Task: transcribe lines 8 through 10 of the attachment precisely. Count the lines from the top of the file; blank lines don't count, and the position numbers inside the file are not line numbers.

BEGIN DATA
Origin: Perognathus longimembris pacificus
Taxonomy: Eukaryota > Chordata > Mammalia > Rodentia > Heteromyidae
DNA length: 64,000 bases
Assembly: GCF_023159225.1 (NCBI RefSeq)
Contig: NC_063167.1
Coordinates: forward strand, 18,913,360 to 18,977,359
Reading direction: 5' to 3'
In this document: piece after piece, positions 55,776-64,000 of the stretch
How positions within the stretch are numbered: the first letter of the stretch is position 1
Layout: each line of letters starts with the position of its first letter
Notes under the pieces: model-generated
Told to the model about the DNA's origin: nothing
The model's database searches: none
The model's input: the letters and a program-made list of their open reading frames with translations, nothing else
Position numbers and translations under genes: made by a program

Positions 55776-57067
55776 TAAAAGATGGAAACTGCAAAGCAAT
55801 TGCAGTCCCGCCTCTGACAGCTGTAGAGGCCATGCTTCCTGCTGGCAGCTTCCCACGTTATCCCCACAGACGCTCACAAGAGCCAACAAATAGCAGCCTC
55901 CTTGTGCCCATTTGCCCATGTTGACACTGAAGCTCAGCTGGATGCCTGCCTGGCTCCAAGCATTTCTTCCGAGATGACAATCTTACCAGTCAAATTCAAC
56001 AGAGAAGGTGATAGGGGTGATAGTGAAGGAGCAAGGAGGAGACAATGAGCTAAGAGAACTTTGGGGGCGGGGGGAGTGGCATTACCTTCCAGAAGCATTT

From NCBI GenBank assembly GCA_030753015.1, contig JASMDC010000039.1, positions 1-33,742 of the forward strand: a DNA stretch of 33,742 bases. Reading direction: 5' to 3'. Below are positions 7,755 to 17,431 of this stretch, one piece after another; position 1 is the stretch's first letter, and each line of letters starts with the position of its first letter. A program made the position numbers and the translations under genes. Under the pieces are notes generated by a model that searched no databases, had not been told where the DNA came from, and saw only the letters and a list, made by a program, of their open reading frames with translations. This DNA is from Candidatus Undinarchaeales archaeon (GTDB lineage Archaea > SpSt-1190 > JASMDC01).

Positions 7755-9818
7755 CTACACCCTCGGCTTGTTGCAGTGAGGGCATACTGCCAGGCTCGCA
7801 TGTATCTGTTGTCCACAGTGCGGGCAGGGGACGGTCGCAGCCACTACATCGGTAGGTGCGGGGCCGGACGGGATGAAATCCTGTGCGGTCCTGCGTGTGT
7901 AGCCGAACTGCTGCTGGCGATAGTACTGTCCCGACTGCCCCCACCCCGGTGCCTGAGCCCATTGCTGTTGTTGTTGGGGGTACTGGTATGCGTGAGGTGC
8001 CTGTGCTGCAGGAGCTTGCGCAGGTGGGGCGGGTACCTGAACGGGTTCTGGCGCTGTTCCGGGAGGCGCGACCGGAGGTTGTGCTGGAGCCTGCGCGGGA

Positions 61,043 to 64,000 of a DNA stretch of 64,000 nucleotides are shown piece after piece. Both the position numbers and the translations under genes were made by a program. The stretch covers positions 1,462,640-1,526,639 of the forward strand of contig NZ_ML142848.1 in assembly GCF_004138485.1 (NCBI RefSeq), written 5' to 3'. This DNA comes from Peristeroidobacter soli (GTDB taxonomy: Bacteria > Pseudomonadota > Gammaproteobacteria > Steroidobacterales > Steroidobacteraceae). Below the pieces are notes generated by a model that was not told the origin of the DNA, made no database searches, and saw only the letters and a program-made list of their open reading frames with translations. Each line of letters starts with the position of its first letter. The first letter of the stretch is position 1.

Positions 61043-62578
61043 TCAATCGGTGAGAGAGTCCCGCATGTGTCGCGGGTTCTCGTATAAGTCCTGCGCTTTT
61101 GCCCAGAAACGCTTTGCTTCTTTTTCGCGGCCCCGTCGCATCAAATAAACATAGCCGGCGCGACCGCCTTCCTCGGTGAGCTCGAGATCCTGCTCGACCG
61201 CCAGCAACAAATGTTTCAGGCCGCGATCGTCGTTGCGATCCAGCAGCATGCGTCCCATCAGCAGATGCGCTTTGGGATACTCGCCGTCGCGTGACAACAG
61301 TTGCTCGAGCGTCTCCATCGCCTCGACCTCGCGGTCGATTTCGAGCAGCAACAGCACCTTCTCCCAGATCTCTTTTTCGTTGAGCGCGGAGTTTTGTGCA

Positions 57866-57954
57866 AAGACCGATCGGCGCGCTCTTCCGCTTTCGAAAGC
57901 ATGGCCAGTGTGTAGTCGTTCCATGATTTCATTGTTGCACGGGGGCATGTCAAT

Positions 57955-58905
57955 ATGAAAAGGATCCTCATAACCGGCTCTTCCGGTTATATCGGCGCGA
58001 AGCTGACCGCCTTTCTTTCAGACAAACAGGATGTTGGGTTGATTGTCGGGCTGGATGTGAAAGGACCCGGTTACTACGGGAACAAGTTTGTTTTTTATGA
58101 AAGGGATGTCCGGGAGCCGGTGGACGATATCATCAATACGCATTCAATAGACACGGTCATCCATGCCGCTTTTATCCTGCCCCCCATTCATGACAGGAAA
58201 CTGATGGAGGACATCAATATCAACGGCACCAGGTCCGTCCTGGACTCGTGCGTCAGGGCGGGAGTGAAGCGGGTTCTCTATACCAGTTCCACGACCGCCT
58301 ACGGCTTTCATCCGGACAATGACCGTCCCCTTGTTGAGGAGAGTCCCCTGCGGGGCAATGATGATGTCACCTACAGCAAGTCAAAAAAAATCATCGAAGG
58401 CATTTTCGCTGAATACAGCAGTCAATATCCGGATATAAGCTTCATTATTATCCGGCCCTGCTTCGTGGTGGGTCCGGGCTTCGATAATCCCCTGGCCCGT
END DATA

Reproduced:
In this document: piece after piece, positions 55,776-64,000 of the stretch
How positions within the stretch are numbered: the first letter of the stretch is position 1
Layout: each line of letters starts with the position of its first letter